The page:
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Using a complex formula that calculates a player’s worth based on team wins and individual statistics – each “win share” is worth $1.47 million – Post reporter Evan Dunlap took an economic magnifying class to the Magic. After some serious math (formula No. 3: marginal offense equals points produced minus 0.92, times league points per possession, times offensive possessions, duh), he found that most Magic stars weren’t earning their keep. The worst by far was Gilbert Arenas, the gun-toting former Washington Wizards guard, whom the Magic paid $12.1 million last year for only $294,000 worth of production, an overpayment of just over 666 percent. Even heartthrob J.J. Redick wasn’t earning his keep, though he was only overpaid by $635,000, which is the measly aggregate living wage for the salaries of 32 single guys living in Orange County, but who don’t play in the NBA. Worst of all, the team’s foundation, its rock, its magnificent shoulders – “Delicious Dwight” Howard – was actually shortchanged $4.5 million last year. Is there no justice? And does no one else call him Delicious Dwight?

The Post’s analysis got us thinking: If the NBA players’ union ceases to exist and team owners seize absolute, unquestionable, withering power, players could eventually be subjected to a performance-based pay scale.The many disappointments of Gilbert Arenas could be tracked in real time by a meter looming ominously on the Jumbotron, or better yet, embedded into the cushion of his assigned bench seat.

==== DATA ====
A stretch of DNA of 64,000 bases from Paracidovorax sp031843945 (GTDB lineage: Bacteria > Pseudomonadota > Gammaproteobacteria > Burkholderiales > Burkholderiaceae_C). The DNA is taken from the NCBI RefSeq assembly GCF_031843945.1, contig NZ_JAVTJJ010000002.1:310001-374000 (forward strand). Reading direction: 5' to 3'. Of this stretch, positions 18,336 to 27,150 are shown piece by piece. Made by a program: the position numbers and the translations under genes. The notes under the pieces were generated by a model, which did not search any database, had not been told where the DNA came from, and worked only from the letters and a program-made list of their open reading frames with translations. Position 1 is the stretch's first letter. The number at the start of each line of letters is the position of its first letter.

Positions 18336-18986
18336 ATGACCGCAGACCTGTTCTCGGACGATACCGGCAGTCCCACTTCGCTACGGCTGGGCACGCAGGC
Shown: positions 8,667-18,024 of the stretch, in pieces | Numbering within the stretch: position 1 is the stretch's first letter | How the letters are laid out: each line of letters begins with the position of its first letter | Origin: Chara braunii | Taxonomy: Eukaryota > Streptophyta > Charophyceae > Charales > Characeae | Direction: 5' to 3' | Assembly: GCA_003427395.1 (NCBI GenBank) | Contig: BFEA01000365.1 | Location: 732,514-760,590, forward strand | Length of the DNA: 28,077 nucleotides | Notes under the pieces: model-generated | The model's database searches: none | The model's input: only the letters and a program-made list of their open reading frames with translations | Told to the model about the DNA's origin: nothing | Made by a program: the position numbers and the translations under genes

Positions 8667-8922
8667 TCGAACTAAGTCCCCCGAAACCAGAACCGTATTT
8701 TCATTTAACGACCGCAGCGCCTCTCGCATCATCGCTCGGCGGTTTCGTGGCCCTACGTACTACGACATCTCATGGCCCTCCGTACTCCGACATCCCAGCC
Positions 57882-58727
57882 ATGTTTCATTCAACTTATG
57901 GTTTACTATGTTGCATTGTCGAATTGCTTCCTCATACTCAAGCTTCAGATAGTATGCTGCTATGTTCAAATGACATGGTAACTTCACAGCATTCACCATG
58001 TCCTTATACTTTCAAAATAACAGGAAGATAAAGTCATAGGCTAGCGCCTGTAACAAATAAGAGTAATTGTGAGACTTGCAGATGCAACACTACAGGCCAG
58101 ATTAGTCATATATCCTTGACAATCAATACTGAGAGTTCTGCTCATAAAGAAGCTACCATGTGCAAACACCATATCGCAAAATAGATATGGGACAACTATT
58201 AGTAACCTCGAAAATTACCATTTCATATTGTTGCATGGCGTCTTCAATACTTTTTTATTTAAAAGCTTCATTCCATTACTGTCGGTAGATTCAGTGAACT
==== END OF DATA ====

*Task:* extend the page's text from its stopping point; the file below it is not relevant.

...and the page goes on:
Now that we’ve got you thinking (and drooling), team owners, you’d be wise to head to Disneyland and take a gander at the “electronic whip” for inspiration. That’s the colloquial name for a ceiling-mounted display that measures the productivity of Disney’s laundry workers, as initially reported on Oct. 19 by Los Angeles Times columnist Steve Lopez. It was while investigating a labor dispute between Disneyland and its hotel workers union when Lopez stumbled upon the whip. “[T]he monitor might show that S. Lopez is working at an efficiency rate of 37 percent of expected production,” Lopez wrote. “The screen displays the names of several coworkers at once, with ‘efficiency’ numbers in green for those near or above 100 percent of the expected pace, and red numbers for those who aren’t as fast.” Lopez writes that this system is also used in Disney’s Florida resort, though Disney World spokeswoman Marilyn Waters denies the Timesreporting, saying that Central Florida doesn’t utilize the same whip appeal. Better start cracking that whip!

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